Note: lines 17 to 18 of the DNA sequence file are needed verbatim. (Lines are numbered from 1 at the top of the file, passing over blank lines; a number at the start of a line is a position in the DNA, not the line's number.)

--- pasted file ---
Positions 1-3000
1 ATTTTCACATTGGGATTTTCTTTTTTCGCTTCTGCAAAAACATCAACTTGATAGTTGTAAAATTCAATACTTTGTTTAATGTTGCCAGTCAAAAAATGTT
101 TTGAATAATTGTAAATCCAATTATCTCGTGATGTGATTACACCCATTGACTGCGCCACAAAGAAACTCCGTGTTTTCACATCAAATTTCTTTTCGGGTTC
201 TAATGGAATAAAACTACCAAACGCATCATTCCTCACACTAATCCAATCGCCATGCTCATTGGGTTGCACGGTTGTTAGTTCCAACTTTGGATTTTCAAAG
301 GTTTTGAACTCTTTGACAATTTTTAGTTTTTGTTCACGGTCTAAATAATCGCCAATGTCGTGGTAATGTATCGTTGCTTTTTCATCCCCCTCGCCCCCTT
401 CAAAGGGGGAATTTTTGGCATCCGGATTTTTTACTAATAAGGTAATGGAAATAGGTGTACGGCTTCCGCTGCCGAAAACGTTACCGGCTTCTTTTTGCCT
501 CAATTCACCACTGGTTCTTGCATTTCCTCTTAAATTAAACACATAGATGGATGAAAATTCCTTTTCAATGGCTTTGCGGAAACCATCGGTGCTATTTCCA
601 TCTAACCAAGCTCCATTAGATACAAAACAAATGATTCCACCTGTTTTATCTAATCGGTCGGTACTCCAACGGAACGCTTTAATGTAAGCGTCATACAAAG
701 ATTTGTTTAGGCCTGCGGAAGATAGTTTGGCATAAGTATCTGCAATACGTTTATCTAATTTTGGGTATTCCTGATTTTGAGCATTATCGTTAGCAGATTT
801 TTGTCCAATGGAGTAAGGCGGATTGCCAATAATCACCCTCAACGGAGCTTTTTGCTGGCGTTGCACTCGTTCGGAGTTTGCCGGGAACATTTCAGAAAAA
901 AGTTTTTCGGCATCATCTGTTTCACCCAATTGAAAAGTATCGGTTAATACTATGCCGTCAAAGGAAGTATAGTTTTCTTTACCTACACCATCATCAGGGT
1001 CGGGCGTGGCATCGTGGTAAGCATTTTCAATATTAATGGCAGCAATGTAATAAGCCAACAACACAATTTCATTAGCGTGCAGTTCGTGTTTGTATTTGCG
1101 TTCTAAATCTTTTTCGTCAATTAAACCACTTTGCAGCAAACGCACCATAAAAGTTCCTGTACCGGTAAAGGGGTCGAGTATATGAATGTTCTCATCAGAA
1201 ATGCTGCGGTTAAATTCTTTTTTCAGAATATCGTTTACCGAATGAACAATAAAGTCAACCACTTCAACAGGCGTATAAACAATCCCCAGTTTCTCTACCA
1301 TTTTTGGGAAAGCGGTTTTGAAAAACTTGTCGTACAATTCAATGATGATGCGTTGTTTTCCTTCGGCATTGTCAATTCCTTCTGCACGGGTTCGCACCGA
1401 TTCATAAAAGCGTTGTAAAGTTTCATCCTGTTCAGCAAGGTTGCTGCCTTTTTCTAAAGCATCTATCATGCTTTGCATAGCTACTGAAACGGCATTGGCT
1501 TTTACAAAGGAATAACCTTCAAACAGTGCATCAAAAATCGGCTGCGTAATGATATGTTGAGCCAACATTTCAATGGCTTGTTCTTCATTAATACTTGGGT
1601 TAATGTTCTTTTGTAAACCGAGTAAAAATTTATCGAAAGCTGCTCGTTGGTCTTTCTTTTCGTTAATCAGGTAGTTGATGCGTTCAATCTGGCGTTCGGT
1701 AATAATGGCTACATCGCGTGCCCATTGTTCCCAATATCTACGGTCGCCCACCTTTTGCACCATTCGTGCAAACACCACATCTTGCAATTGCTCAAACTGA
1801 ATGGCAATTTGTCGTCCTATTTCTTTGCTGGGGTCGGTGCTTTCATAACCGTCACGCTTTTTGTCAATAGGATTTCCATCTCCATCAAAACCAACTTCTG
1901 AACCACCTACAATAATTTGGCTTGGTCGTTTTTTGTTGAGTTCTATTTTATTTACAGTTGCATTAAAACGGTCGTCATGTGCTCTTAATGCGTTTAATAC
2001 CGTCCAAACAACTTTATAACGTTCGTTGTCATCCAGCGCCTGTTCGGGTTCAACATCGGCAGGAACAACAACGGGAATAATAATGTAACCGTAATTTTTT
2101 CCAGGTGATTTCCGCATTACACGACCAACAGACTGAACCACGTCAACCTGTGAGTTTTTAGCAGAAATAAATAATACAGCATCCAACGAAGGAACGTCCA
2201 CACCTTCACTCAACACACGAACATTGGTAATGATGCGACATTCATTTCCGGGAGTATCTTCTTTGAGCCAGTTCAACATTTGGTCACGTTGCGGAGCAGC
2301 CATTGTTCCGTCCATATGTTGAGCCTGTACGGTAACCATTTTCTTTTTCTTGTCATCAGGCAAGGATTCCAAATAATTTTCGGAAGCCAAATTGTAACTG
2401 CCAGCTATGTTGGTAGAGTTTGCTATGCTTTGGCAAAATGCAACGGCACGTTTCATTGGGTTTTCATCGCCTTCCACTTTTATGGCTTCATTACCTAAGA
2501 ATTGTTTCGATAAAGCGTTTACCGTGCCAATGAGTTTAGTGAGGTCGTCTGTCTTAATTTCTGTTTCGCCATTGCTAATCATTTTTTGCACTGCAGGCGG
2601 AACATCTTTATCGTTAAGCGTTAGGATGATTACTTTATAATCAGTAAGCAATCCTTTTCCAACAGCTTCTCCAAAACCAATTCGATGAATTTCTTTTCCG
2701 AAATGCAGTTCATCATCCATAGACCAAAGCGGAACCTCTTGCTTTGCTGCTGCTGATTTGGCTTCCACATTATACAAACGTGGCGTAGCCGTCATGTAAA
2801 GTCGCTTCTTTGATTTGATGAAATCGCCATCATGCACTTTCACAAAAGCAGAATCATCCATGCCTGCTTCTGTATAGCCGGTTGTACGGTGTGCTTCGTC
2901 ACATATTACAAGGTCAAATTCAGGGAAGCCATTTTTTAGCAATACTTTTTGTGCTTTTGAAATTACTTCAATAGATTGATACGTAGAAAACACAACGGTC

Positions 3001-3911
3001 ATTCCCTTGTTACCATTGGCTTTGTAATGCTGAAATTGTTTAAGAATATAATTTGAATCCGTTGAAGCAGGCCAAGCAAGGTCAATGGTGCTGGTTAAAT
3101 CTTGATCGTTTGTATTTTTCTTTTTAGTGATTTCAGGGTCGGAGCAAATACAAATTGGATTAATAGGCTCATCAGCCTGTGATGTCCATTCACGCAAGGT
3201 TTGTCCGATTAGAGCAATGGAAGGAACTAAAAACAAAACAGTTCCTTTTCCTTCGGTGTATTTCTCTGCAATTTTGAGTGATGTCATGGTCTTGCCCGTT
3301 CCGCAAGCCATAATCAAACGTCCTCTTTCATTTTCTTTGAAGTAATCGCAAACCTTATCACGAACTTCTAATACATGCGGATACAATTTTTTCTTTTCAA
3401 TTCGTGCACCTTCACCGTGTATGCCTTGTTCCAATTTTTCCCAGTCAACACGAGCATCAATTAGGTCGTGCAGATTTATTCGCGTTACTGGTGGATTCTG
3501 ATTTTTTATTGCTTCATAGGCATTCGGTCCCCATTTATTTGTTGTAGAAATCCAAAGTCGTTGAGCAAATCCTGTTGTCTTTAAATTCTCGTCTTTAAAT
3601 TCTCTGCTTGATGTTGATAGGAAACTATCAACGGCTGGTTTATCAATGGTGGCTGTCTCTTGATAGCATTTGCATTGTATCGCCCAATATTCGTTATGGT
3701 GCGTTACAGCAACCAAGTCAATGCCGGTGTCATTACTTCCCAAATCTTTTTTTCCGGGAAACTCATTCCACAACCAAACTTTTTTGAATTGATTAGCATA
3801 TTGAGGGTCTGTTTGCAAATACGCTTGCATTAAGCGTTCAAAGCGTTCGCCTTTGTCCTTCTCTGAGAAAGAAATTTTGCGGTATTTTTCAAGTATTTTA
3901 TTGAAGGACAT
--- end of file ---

1501 TTTACAAAGGAATAACCTTCAAACAGTGCATCAAAAATCGGCTGCGTAATGATATGTTGAGCCAACATTTCAATGGCTTGTTCTTCATTAATACTTGGGT
1601 TAATGTTCTTTTGTAAACCGAGTAAAAATTTATCGAAAGCTGCTCGTTGGTCTTTCTTTTCGTTAATCAGGTAGTTGATGCGTTCAATCTGGCGTTCGGT